These maps above show that the larger strikes, with 1000-10,000 people and 10,000+ people, respectively, occured most often in 2014, unlike the smaller but more numerous strikes that occured most frequently in 2015 and so far in 2016. Since 2015 there have not been any strikes involving more than 10,000 people, according to the China Labour Bulletin.
Now let’s have a closer look at the differences between China’s many provinces. Below I have tried to graph the number of strikes that have occurred in each province, first since 2011 and then since 2015:
Guangdong, China’s most populous province, finished at the top of both graphs, while Tibet, Qinghai, Hainan, Tianjin, Ningxia, Gansu, and Xinjiang finished at the bottom of both graphs. All of the provinces of China are more or less in the same position in both graphs, in fact. And there are no major regional patterns that can be gleaned clearly from either list.
What if we adjust the figures to take into account the population size and GDP of each province? Then we get the following graphs:
Here Guangdong and Tibet again finished at the top and bottom of both graphs, respectively. Ningxia, however, which had finished fifth from the bottom before adjusting for population and GDP, has now moved up to second from the top. Ningxia is China’s third least populous province (the two Tibetan provinces, Tibet and Qinghai, are the least populous), is one of China’s five “autonomous regions” (the others are Tibet, Xinjiang, Inner Mongolia, and Guangxi), and, along with Xinjiang, has by far the highest concentration of Muslim inhabitants of any province in the country.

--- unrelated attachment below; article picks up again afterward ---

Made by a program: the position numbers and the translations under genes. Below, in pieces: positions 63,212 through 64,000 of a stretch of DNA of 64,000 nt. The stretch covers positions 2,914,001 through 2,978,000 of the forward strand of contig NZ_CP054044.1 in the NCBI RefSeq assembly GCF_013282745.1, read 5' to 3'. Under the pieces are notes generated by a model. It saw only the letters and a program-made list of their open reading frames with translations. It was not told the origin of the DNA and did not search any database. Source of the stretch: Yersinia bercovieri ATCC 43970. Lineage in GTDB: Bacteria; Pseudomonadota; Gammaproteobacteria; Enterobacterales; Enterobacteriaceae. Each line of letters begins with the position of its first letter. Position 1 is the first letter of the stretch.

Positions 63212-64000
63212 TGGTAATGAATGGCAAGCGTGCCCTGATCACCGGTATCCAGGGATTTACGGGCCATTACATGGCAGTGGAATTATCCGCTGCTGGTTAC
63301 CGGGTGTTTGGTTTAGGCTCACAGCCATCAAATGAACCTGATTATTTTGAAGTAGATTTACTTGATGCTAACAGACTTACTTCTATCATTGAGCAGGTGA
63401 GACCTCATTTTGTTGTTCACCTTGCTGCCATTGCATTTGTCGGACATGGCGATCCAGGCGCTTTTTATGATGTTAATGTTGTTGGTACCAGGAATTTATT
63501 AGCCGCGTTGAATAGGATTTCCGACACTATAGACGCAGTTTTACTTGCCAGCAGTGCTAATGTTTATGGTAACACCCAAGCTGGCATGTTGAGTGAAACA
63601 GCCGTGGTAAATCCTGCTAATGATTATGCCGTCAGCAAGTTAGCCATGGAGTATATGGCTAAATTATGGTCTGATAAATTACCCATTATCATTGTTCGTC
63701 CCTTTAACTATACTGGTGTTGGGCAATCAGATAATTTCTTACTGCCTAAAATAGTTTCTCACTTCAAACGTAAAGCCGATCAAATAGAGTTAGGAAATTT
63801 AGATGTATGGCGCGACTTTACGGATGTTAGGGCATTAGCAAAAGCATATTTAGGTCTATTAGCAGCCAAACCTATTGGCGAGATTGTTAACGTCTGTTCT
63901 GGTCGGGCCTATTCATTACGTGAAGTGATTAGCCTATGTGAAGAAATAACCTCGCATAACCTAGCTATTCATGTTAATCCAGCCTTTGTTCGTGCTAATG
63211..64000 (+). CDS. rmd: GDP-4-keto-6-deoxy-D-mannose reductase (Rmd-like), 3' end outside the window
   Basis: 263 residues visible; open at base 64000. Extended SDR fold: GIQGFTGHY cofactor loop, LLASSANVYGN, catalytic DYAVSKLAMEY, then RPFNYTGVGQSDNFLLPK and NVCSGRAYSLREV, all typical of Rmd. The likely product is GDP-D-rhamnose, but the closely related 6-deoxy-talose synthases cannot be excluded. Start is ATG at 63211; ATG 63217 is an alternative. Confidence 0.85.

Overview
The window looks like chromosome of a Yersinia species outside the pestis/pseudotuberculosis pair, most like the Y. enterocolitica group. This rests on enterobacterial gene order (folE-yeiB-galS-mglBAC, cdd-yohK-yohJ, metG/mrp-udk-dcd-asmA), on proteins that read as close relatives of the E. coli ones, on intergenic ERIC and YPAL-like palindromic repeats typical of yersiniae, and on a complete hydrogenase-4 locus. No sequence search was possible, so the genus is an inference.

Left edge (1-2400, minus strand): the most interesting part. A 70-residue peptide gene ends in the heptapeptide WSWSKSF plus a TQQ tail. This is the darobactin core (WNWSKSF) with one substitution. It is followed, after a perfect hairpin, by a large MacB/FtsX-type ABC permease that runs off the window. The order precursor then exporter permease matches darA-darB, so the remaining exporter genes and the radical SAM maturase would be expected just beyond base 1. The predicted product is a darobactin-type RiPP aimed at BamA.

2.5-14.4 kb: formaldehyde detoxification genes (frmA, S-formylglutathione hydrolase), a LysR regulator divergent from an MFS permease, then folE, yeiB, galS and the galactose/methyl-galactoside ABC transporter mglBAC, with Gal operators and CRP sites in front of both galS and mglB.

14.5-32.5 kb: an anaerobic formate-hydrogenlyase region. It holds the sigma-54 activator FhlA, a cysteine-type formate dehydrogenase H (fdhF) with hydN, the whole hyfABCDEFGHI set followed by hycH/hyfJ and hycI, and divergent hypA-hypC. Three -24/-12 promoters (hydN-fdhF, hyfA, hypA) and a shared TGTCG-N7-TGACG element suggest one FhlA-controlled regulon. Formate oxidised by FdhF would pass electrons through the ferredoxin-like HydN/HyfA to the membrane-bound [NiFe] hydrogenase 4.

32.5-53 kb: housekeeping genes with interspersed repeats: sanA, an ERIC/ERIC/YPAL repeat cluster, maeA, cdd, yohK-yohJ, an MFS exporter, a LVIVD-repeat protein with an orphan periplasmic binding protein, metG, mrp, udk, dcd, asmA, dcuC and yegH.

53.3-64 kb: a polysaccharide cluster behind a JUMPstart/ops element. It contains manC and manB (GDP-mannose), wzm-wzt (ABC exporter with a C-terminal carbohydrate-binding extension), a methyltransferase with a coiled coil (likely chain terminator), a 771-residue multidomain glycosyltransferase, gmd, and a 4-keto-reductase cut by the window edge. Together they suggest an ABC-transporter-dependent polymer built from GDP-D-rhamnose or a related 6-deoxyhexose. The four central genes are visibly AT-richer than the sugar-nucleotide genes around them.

In the adjusted-for-population graph, China’s relatively small and wealthy “direct-controlled municipalities”, namely Shanghai, Beijing, Tianjin, and Chongqing, were much higher up than they were on the adjusted-for-GDP graph, with the exception of Chongqing. (Chongqing is quite a bit less urbanized than the three others are). Shanghai and Beijing were third and fifth, respectively, while Tianjin, which was the least strike-prone of any province when adjusted-for-GDP, was close to the middle of the pack when adjusted-for-population.
Another big change was Hainan, China’s southernmost province and only island province (not counting Hong Kong, Macau, or Taiwan), which was third from the bottom before adjusting for population size or GDP, but fourth from the top when adjusting for GDP and eighth when adjusting for population size. Shanxi and Shaanxi, meanwhile, two neighbouring provinces located in and around the mountains of north-central China, moved from around the middle of the pack to near the top once adjusted for GDP and population.
Shanxi in particular is China’s major coal producing region, and the coal industry has come under a lot of pressure in recent years, which may help explain Shanxi’s high position on both of these graphs. (Shaanxi too is a top coal producer. Inner Mongolia, though, China’s second biggest coal producer, is admittedly near the bottom of the GDP-adjusted labour strikes graph). Shanxi has also been arguably the main provincial target by far of Xi Jinping’s intense “anti-corruption” campaign.